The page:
The movement of the plates is divided in three ways: they move together (converge), the move apart (diverge), or they move past each other [About.com – Geology]. “Earthquakes occur along faults, where huge blocks of rock are grinding past each other. Tectonic motions produce directional pressure, which causes rocks on either side of a large fracture to move past each other. The movement is rarely smooth; usually the blocks stick because of friction, which slows their movement. Eventually, the friction is overcome and the blocks slip abruptly, releasing pent-up energy with a huge “snap”—an earthquake” (The Plate Tectonic Model – Page 107).
Plate Tectonics Press Release Assignment Geology/101 An earthquake is the shaking of the ground cause by an abrupt shift of rock along a fracture in the Earth, called a fault. An earthquake is caused by the breaking and shifting of rock beneath the Earth’s surface. Ground shaking from earthquakes can collapse buildings and bridges; disrupt gas, electric, and phone services; and sometimes trigger landslides, avalanches, flash floods, fires, and huge, destructive ocean waves (tsunamis) (www.fema.gov/hazard/earthquake/facts). So the question that everyone wants to know is why does the planet move when the plates move? The planet moves whenever the two plates get tangled together.
I shall use examples of the Kobe Earthquake 1995, Boxing Day Tsunami 2004 and the Haiti Earthquake 2010. The earthquake of 2004 was caused by subduction of the Australian plate and the Eurasian Plate ,a 15-20m slip occurred along the fault line which then caused an earthquake measuring a 9.1 on the Richter scale. This a very high recording on the Richter scale so therefore it would always cause devastating hazards , but human factors could be seen as making the impacts far worse. The earthquake in the ocean had caused a tsunami to occur within the Indian Ocean. The wave reached up to 30 metres high causing devastation to the 13 countries surrounding the ocean.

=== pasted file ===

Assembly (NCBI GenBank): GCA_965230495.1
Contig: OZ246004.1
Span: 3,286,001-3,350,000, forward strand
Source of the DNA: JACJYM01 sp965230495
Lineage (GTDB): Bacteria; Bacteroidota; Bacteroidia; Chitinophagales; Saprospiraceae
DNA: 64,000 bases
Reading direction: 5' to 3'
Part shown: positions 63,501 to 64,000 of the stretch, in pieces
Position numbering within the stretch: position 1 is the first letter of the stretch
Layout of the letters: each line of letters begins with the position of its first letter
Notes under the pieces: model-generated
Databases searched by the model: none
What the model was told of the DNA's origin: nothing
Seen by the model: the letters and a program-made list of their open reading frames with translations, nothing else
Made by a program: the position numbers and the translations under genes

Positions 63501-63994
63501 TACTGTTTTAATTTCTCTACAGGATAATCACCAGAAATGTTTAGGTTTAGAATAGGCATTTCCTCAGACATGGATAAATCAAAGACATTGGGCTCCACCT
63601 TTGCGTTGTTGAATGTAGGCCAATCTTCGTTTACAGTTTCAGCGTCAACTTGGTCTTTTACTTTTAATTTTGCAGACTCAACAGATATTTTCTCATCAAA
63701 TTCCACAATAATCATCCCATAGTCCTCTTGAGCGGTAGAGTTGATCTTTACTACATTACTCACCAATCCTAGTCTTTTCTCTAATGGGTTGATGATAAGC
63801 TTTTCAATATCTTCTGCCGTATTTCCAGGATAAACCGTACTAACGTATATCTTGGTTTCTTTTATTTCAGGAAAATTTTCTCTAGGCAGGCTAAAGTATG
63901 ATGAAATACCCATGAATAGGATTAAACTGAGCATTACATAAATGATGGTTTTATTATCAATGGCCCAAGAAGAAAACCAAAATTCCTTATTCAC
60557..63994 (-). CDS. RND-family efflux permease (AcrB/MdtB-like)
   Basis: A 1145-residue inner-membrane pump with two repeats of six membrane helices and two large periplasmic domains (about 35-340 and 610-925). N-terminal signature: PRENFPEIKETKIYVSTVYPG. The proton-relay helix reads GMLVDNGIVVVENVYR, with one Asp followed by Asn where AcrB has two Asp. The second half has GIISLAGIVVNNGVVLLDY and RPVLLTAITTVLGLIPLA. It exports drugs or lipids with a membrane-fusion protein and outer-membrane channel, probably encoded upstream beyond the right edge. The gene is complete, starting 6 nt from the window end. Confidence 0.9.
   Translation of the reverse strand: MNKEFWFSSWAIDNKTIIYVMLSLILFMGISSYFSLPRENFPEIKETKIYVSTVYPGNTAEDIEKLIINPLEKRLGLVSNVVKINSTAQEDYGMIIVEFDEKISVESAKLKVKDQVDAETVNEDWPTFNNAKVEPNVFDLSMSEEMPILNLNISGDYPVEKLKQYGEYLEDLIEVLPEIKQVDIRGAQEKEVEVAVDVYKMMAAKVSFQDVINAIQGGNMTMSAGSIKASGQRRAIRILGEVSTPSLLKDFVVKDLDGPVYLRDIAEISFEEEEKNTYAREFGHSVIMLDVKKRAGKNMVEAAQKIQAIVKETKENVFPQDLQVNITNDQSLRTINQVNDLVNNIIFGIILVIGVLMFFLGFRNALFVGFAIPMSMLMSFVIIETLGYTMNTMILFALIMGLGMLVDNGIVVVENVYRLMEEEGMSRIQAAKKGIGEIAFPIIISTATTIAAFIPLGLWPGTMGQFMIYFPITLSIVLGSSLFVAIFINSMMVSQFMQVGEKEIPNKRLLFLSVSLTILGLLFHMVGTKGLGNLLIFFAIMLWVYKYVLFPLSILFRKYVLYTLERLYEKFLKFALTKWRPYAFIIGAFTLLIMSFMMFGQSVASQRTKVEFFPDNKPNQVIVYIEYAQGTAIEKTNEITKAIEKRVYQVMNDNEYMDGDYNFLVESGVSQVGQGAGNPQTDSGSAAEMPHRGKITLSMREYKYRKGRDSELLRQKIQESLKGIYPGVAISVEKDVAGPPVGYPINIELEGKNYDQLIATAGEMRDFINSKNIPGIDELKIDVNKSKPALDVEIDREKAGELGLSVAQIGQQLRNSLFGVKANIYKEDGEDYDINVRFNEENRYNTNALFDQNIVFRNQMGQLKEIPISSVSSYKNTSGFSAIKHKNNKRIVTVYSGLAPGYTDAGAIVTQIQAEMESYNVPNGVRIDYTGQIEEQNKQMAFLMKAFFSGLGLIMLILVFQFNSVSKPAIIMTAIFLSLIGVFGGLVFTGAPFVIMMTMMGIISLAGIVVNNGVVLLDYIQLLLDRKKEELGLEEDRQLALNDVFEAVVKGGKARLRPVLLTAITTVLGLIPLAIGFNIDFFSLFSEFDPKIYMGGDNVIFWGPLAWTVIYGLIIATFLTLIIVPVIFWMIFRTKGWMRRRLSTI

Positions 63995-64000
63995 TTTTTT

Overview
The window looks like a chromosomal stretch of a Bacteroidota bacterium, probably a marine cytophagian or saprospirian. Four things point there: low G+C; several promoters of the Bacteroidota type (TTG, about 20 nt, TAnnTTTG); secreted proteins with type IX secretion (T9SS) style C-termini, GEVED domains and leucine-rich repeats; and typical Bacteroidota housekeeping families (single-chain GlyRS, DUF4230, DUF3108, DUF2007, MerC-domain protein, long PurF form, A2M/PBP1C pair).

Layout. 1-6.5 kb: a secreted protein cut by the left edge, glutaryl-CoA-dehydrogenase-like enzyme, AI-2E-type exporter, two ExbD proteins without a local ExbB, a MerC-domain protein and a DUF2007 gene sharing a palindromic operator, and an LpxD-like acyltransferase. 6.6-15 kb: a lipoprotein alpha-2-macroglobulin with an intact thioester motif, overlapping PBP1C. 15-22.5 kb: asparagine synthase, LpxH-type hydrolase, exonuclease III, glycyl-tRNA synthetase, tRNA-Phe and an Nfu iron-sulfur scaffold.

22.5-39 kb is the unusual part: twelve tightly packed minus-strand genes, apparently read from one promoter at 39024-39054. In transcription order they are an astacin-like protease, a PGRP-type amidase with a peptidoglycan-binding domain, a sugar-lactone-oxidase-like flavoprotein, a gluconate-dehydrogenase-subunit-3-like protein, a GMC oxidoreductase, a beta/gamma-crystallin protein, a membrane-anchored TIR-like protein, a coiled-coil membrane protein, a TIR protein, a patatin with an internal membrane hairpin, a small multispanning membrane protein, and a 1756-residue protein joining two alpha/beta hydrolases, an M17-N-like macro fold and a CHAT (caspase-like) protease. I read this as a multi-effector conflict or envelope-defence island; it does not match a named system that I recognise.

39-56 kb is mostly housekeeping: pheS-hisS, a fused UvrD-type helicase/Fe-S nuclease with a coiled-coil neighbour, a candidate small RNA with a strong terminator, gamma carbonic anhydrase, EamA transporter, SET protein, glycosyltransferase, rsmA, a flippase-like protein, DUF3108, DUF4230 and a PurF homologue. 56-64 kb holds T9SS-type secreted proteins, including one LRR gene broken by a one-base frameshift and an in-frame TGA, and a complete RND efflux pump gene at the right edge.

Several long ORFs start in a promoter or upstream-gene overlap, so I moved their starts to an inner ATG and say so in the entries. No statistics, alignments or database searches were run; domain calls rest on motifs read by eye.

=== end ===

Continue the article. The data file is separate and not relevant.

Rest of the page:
PROJECT IN EARTH SCIENCE SUBMITTED BY: JOSEPH RUEL SAMILLANO SUBMITTED TO: MS: ELIZABETH BAYONA WHAT IS TSUNAMI? A tsunami is a series of ocean waves that sends surges of water, sometimes reaching heights of over 100 feet (30.5 meters), onto land. These walls of water can cause widespread destruction when they crash ashore. These awe-inspiring waves are typically caused by large, undersea earthquakes at tectonic plate boundaries. When the ocean floor at a plate boundary rises or falls suddenly it displaces the water above it and launches the rolling waves that will become a tsunami.
'The extent to which volcanic processes represent hazards depends on where and when they occur.' Discuss this statement. Volcanic processes become a hazard when they impact upon the human and built environments, killing and injuring people, burying and collapsing buildings, destroying infrastructure and bringing agricultural activities to a halt. Volcanic hazards are influenced by several factors including location, time and frequency of eruptions, and the materials ejected. It is the viscosity of magma that largely determines the nature and power of an eruption and the resultant severity of the hazard.